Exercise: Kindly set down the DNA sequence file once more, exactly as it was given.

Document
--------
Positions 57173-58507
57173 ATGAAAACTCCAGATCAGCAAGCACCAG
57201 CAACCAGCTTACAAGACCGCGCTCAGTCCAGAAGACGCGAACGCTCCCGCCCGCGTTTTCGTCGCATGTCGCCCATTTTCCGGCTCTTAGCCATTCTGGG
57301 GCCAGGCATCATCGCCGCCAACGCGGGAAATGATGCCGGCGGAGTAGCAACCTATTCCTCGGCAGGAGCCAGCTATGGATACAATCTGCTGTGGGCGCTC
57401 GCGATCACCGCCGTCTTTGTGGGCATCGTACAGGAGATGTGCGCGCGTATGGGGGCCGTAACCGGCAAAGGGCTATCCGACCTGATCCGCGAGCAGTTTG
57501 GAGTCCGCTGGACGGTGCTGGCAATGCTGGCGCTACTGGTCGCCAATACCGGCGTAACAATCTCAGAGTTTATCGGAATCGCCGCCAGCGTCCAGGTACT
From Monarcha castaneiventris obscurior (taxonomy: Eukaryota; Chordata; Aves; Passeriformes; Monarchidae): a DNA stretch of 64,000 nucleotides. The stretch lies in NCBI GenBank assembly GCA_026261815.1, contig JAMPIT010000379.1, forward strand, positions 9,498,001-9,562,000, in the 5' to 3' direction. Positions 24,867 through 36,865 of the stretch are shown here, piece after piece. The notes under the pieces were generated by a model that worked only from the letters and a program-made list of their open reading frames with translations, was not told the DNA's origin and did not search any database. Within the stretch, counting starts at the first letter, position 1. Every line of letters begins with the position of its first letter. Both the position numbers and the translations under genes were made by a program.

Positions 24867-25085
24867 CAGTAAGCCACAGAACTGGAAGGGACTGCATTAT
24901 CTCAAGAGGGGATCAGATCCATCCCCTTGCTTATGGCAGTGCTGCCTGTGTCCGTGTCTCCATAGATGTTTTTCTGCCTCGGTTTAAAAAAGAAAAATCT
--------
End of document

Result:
Positions 57173-58507
57173 ATGAAAACTCCAGATCAGCAAGCACCAG
57201 CAACCAGCTTACAAGACCGCGCTCAGTCCAGAAGACGCGAACGCTCCCGCCCGCGTTTTCGTCGCATGTCGCCCATTTTCCGGCTCTTAGCCATTCTGGG
57301 GCCAGGCATCATCGCCGCCAACGCGGGAAATGATGCCGGCGGAGTAGCAACCTATTCCTCGGCAGGAGCCAGCTATGGATACAATCTGCTGTGGGCGCTC
57401 GCGATCACCGCCGTCTTTGTGGGCATCGTACAGGAGATGTGCGCGCGTATGGGGGCCGTAACCGGCAAAGGGCTATCCGACCTGATCCGCGAGCAGTTTG
57501 GAGTCCGCTGGACGGTGCTGGCAATGCTGGCGCTACTGGTCGCCAATACCGGCGTAACAATCTCAGAGTTTATCGGAATCGCCGCCAGCGTCCAGGTACT
From Monarcha castaneiventris obscurior (taxonomy: Eukaryota; Chordata; Aves; Passeriformes; Monarchidae): a DNA stretch of 64,000 nucleotides. The stretch lies in NCBI GenBank assembly GCA_026261815.1, contig JAMPIT010000379.1, forward strand, positions 9,498,001-9,562,000, in the 5' to 3' direction. Positions 24,867 through 36,865 of the stretch are shown here, piece after piece. The notes under the pieces were generated by a model that worked only from the letters and a program-made list of their open reading frames with translations, was not told the DNA's origin and did not search any database. Within the stretch, counting starts at the first letter, position 1. Every line of letters begins with the position of its first letter. Both the position numbers and the translations under genes were made by a program.

Positions 24867-25085
24867 CAGTAAGCCACAGAACTGGAAGGGACTGCATTAT
24901 CTCAAGAGGGGATCAGATCCATCCCCTTGCTTATGGCAGTGCTGCCTGTGTCCGTGTCTCCATAGATGTTTTTCTGCCTCGGTTTAAAAAAGAAAAATCT